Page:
While the film gets mostly favorable grades on the action genre report card, it does have a decidedly B-movie feel to it. Although I’d rate it high-grade B, it’s B nevertheless. Gerard Butler stands as an A-lister within the ranks of B-list action stars, so his casting in this film feels right. He’s not as flashy or charismatic as other leading men, but he’s quite comfortable in the role of action hero. Butler gives more muscle than credibility to the character of Mike Banning, but again, that’s fine for this material. He’s believable on screen and performs a lot of his own stunts, one can’t really ask for too much more from this type of film. The film attempts (and largely fails) at character development early on, but it’s really not needed. We like Mike Banning for his actions, not for his background or personal history.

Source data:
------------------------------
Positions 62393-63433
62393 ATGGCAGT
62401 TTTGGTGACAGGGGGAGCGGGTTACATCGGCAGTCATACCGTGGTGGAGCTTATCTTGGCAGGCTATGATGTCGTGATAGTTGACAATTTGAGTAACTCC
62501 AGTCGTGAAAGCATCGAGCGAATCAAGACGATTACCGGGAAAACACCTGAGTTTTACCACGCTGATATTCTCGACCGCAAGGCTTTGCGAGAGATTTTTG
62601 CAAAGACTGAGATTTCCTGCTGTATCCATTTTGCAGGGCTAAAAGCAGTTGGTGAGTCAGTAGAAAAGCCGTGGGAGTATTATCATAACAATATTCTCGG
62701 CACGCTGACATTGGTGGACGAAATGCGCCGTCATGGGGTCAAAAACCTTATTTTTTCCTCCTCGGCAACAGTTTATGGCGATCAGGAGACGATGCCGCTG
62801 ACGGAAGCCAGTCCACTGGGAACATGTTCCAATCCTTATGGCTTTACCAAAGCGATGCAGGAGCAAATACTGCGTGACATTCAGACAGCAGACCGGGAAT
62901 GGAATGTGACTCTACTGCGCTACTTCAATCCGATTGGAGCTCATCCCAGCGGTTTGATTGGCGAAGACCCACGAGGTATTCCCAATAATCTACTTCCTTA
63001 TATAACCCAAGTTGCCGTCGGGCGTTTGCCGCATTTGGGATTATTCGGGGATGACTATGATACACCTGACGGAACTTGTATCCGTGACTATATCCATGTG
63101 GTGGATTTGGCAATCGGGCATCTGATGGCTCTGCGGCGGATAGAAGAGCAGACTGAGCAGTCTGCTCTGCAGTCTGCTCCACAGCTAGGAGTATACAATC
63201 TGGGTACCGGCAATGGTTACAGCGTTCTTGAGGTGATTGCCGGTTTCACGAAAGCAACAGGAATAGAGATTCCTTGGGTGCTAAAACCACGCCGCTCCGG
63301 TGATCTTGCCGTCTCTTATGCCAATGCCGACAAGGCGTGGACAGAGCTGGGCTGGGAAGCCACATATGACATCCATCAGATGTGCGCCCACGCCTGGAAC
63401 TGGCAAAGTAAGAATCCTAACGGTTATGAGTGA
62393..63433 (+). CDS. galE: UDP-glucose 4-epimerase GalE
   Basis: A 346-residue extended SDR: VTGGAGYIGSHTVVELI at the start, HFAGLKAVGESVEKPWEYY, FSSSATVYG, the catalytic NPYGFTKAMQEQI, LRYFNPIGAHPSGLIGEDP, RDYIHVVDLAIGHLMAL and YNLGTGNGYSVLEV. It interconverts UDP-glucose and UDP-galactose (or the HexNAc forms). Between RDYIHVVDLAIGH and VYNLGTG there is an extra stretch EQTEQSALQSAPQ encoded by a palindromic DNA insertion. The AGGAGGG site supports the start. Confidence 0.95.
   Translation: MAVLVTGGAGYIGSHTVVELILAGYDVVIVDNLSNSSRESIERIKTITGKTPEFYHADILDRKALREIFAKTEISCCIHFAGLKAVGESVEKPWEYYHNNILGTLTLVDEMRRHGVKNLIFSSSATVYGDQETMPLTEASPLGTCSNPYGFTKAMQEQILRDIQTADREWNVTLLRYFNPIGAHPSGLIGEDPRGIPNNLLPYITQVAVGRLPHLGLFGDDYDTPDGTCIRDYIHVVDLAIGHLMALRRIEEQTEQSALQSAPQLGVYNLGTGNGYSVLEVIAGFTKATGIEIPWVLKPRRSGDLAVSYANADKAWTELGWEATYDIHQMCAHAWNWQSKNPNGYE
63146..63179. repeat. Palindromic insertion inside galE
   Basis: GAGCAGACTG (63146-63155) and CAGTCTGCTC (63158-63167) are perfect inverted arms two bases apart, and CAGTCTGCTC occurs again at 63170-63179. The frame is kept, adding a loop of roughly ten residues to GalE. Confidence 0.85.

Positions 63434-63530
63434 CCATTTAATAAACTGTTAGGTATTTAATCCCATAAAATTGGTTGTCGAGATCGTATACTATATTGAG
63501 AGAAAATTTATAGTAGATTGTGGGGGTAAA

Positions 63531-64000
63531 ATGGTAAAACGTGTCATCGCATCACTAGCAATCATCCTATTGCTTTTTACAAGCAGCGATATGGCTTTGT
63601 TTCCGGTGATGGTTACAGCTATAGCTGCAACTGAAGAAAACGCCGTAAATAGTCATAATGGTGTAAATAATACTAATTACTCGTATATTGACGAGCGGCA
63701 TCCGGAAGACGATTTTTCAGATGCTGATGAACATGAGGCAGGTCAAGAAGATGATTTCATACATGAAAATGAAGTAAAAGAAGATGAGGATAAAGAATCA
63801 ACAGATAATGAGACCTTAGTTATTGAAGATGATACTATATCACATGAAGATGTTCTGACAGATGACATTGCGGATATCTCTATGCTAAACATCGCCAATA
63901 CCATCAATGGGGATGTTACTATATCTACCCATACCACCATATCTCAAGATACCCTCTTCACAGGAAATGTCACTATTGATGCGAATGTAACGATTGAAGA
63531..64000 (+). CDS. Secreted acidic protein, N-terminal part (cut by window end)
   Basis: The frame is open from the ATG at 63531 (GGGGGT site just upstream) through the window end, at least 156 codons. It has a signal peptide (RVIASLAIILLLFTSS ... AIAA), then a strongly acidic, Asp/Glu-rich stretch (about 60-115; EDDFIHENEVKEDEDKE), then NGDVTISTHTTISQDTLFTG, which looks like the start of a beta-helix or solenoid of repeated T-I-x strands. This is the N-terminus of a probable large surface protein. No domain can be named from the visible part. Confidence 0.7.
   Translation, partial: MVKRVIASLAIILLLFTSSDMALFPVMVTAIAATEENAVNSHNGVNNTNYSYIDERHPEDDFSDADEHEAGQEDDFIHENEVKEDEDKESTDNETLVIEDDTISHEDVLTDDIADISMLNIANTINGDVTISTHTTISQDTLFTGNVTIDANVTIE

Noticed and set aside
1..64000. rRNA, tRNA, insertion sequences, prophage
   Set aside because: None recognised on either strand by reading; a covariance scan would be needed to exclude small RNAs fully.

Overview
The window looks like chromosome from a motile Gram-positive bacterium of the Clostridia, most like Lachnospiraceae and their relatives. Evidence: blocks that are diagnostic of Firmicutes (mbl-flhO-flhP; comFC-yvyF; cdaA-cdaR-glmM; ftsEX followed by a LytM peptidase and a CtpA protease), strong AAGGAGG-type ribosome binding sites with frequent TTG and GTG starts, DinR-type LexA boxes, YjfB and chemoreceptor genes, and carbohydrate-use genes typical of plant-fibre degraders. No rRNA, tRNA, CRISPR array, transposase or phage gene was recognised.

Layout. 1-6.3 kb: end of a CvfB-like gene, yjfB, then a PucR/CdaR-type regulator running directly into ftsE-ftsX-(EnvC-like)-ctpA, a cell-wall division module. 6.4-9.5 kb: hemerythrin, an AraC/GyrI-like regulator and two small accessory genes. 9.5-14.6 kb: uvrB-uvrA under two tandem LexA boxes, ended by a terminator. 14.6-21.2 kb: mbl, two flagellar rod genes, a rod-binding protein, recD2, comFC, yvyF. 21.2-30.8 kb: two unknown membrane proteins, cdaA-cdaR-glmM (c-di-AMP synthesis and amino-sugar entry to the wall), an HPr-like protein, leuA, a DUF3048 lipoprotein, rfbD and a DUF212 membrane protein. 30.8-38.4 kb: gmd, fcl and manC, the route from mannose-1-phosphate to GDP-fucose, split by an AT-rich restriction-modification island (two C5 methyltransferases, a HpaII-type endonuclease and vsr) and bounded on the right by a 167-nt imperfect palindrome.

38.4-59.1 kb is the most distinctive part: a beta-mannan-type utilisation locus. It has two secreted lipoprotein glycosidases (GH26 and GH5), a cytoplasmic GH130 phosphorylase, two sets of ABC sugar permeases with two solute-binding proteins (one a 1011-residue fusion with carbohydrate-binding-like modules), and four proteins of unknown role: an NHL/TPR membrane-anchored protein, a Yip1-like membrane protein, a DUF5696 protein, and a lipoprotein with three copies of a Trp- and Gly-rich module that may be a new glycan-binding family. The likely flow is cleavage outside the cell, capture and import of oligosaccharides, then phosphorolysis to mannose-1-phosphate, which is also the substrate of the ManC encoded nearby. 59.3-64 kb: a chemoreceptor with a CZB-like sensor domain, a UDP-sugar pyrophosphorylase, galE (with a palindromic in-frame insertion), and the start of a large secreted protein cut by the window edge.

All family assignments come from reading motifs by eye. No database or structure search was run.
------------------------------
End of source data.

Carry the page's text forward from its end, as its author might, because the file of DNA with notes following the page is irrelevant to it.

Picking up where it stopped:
The always enjoyable Morgan Freeman lends A-list credibility in a supporting role as Acting President Trumbull. Freeman isn’t in the line of fire, so his scenes aren’t particularly memorable, but he elevates the material just by being present. As the president, Aaron Eckhart certainly looks the part. Drawing upon the more noble qualities of his Harvey Dent portrayal in “The Dark Knight”, he comes across as a likeable president that audiences would prefer stay alive.

Rick Yune plays Kang, the main adversary and ringleader of the terrorist assault. While an efficient villain, Kang lacks the dynamics and snappy dialogue that would take him to the next level. This is more of a flaw in the character than the actor. Yune is best known as Bond villain Zao in the universally awful “Die Another Die”, and he strengthens his resume marginally here.